Different instruments can create the mood of the environment in a scene. They also help establish the setting, which is the place and time the movie is happening in. For instance, you won’t hear many drums or electric guitar riffs in the Pride and Prejudice soundtrack, since it takes place in 18th-century England. Those really don’t fit in with that movie setting. At all.
One more thing I want to talk about is called a motif, which is a repeating theme in a score. A leit motif is like a kind of musical label assigned to a character, place, idea, or emotion. Once it what it represents has been established, it can be repeated. Examples of this are the Imperial March, Rey’s theme, the Fellowship theme, and so on. As soon as you hear a few notes of it, you know what’s going on in the scene. One of my favorite times this is used is during the Rey and Kylo mind probe scene in The Force Awakens, and later on in the same movie during their lightsaber battle. You can tell who has the upper hand by listening to whose theme is playing.
Music is an un-removable part of a movie, because it’s the emotional and communication connection from the screen to the audience. While words and pictures deal with specific, concrete things, music deals with responses, values, emotions, and attitudes.
Now, I’m going to talk about some of my favorite pieces of music! By favorite I either mean the ones that bring back the most feelings and make me stare off into space whenever I hear them, or ones I like listening to because they sound exciting.
“Samwise the Brave” (The Lord of the Rings: The Two Towers)
This is one of my very favorite parts of The Lord of the Rings. It proves that Frodo really did appreciate everything Sam did for him, and that they’re both heroes in this story. If loyalty, humility, and courage were music, this is what they would sound like. Even though this is a pretty bleak part in their journey, this song isn’t sad because they still carry hope that good will win. Or at least Sam does, and he passes that on to Frodo.
“Hera Soars” (Star Wars Rebels season 2 soundtrack)
I always end up smiling when I listen to this one. It makes me picture Hera’s exhilaration at getting to do what she loves best. She’s also getting to test a new fighter for the Rebellion, another thing she cares deeply about. Doing your favorite thing in the world is fun, but watching someone else do what they’re passionate about is almost as exciting. The music in this one is perfect for flying!
“Your Father Would be Proud” (Rogue One: A Star Wars Story)
This is one of the ones I always end up stopping whatever I’m doing to listen to. I will confess to tearing up the first few times I listened to it after Rogue One. It’s so sad sounding, yet there’s still a lightness to it. Whenever I hear it, I don’t just see Cassian and Jyn’s sacrifice, I see the whole team’s. Their bravery, teamwork, dedication, and hope are all remembered through it.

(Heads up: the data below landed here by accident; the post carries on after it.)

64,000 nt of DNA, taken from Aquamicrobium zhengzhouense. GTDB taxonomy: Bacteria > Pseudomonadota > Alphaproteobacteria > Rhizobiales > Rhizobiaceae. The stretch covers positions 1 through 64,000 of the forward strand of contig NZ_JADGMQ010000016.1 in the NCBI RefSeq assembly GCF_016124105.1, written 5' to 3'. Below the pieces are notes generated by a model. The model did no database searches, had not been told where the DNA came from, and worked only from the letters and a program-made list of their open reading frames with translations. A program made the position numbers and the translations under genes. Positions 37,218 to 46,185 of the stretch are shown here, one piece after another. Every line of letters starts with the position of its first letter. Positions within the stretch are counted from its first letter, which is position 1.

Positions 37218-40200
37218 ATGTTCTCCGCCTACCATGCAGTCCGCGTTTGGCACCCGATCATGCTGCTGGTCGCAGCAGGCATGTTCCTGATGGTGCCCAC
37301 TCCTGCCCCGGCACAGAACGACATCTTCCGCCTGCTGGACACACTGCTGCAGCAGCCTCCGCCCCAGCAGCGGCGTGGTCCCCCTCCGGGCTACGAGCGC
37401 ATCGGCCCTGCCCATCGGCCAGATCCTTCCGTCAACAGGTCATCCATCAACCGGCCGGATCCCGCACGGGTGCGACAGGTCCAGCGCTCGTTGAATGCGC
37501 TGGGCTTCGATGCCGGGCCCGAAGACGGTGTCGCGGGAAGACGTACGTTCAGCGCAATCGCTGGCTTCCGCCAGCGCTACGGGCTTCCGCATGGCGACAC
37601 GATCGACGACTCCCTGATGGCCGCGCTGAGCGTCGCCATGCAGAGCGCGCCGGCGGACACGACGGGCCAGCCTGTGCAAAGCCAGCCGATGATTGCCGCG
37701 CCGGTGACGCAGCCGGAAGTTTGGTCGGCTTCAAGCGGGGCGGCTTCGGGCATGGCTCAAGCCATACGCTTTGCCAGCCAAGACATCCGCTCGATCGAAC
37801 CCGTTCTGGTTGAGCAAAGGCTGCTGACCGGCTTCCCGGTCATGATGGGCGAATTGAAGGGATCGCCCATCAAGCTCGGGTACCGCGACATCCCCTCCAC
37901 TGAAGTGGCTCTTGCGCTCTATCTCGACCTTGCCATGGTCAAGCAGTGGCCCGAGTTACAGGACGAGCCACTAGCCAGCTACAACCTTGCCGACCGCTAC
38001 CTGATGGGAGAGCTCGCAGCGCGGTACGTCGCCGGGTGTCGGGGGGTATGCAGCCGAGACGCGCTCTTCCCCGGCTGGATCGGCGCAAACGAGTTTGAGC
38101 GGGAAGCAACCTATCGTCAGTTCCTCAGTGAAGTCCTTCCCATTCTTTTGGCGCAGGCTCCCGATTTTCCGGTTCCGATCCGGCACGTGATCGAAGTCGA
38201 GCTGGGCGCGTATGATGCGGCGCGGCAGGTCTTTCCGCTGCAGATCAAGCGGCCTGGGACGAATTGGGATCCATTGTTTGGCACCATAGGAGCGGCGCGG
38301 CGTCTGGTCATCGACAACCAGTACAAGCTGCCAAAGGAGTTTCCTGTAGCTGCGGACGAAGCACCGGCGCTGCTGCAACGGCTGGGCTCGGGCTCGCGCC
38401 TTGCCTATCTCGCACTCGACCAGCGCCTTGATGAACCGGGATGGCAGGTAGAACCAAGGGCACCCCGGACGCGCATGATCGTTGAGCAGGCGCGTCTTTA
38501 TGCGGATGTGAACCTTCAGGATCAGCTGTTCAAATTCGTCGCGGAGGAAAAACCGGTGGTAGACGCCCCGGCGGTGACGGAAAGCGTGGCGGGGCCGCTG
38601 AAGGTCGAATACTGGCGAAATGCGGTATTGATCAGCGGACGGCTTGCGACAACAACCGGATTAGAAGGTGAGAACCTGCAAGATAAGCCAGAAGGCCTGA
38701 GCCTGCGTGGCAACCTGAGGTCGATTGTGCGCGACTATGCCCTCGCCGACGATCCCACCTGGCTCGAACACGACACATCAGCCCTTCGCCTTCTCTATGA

“The Battle of Endor II” (Star Wars: Return of the Jedi)
At ten minutes, this is a pretty long track. While I do like the music for the battle at the shield generator, my favorite parts of this take place in the Emperor’s throne room. Vader and Luke fighting, Luke’s choice, and finally, Vader’s redemption. Before I saw Star Wars, I knew many things. I mean, are there really any people over the age of six who don’t know Darth Vader is Luke’s father? I even knew that Vader died, but this I did not expect. I remember being so proud of both Luke and Vader after watching this scene, and the music brings all those memories back.
“The Ways of the Force” (Star Wars: The Force Awakens)
I love this battle, and the music that goes with it is terrific. Switching between Kylo’s, Rey’s and the Force’s themes, the music itself seems in conflict. Rey’s theme is more powerful than what was played earlier in the movie, symbolizing her taking the next steps in her journey. This is one of my favorite parts to picture in my head, and I might have pretended to swing a lightsaber around while listening to it more than once.
“It’s Over Now” (Star Wars Rebels season 2 soundtrack)
Another name for this one could be “Attack of Feels”. Kanan’s blind, Maul’s back, Ahsoka’s gone, and Ezra has a Sith holocron in his possession. Because this ending whole montage has no words, the music plays a vital part in driving the emotion of the scene. The vocals and the drums make it feel foreboding and like there’s no going back to how things were.
“Sabine’s Catharsis” (Star Wars Rebels season 3 soundtrack*)
The word catharsis means “The process of releasing, and thereby providing relief from, strong or repressed emotions.” You can feel that in the music as Sabine confronts her past. It builds and builds until the whole story comes out, then gets quiet at the end, as a spent and broken Sabine questions whether she can go through with this. At the very end, her friends show their confidence in her, and because of that, she finds the confidence to keep going. Sabine’s theme encompasses both the tough Mandalorian side of her, as well as the artist side that knows that the Mandalorian way is not always the best way.
“Concerning Hobbits” (The Lord of the Rings: The Fellowship of the Ring)
This is the happiest piece of music there is. It’s so beautiful, sometimes I find myself randomly humming it. It represents everything about Hobbits: Their love of everything good, like plants, food, and friends. Their ability to see the bright side of situations. And their courage to do incredible things. It also makes me picture the peaceful Shire, with its green grass, trees to read in, and cute little houses.